By Carol DeFuria
When the pandemic began in 2020, many traditional schools were thrust into the world of remote learning. Not surprisingly, delivering remote learning opportunities for students accustomed to attending school in-person, proved challenging; however, schools that had already been offering remote education prior to the pandemic had a head start in adapting to the public health crisis using online learning programs specifically designed for remote education.
Adapting in-person curriculum for emergency remote learning is not to be confused with online learning models that were designed to be delivered remotely following best practices, and that reflect the online National Standards for Quality. Nonprofit VHS Learning helped develop the original standards for quality online learning that were adopted by the National Education Association (NEA), and in 2019, with other members of the Virtual Learning Leadership Alliance, helped update these standards for online teaching, course, and program excellence.
Emergency remote learning typically uses a “lecture model” that attempts to duplicate a teacher’s face-to-face teaching (think of students listening to their teacher talk over Zoom). In contrast, high-quality online learning by design puts students at the center of the learning process. Instead of sitting in front of a computer at a designated time for hours a day, students have more freedom to work on assignments, collaborate on group activities, complete authentic, hands-on projects, and become members of an engaging online learning community. Online learning is typically delivered through a learning management system (LMS), is accessible to many different types of learners, and utilizes resources that benefit a variety of learning styles.
Factors to think about when considering an online learning program include:
Type of learning model. How will the courses be conducted? Will the students learn synchronously or through a flexible asynchronous model? Do students complete their coursework independently or in a group? Are the courses paced? Students who are self-motivated and disciplined may find success working at their own pace, but many students beneﬁt from classmate interactions and personalized teacher attention.
Student/teacher ratio. Is the student/teacher ratio small enough for teachers to provide personal feedback, engage students in discussions, and proactively address individual students’ challenges? Or is the teacher simply grading work? Are the online teachers spending most of their time on high-value interactions and deepening student learning or are they focused primarily on remote lectures? Ideally teachers facilitate and encourage group discussions, so students are engaged in their coursework and learning with their peers.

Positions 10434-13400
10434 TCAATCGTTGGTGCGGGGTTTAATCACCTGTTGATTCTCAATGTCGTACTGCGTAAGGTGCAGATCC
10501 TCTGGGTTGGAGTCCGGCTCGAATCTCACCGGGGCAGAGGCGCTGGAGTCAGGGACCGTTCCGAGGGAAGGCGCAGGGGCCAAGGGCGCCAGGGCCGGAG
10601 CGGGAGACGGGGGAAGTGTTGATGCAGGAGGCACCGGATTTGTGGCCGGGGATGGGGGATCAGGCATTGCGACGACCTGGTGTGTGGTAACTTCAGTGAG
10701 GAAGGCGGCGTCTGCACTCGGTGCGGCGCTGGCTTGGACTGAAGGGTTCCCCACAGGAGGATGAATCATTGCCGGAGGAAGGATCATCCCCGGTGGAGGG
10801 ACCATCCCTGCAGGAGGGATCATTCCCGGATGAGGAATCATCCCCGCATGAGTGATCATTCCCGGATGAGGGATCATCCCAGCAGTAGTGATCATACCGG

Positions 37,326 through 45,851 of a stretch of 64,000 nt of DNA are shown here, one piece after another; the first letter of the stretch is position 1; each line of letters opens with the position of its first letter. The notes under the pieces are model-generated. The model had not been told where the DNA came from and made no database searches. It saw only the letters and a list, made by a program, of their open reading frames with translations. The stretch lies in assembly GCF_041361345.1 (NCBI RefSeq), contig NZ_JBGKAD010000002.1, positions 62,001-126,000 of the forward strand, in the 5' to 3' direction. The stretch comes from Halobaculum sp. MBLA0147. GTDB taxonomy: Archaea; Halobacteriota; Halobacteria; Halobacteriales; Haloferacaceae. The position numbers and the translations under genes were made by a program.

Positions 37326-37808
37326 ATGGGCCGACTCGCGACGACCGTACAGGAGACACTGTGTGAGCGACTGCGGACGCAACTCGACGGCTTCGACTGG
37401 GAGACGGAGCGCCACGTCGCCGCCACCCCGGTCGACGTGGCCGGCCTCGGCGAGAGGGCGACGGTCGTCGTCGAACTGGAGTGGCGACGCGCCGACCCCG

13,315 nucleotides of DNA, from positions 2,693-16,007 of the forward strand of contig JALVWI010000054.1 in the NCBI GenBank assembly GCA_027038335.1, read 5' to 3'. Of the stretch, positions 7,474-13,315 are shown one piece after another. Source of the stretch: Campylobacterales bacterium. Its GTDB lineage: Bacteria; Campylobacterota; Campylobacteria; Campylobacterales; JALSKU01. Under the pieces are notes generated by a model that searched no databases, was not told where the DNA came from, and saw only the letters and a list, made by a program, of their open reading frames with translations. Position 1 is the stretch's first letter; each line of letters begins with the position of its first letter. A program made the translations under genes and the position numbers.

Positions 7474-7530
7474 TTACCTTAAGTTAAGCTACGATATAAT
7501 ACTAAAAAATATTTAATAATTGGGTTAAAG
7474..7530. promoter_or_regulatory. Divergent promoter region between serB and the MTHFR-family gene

Teacher preparation. Have the teachers received training in online teaching and learning best practices? Online teaching requires different skills than face-to-face teaching. In addition to knowledge of their discipline, online teachers need professional development training to learn to teach most effectively in an online environment.
Offline support. Who will be locally available to monitor student progress and help identify and troubleshoot any problems? The most successful online programs involve a dedicated teacher, as well as a counselor, parent, or mentor who is physically present with the student on a regular basis to help monitor progress, keep students on task, and address any specific issues.
Scheduling. Are courses scheduled in a way that allows students to manage their time effectively and keep up with their course work? Well-designed online courses give students practical guidance and tips on using online resources effectively and safely, to help students stay on track and complete their courses successfully.
Quality online learning can bring educational equity and benefits to students as well as expand educational opportunities. Online learning is different from emergency remote learning; it is carefully-crafted learning using proven best practices, designed to take place remotely. A robust online learning program, when done right, benefits schools, teachers, students, and families. And students develop the independence, critical thinking, and time management skills they need for high school, college, and beyond.
Carol DeFuria is a Middle States Commissioner and President & CEO for VHS Learning, a nonprofit organization providing teacher-led online high school courses to students and schools around the world.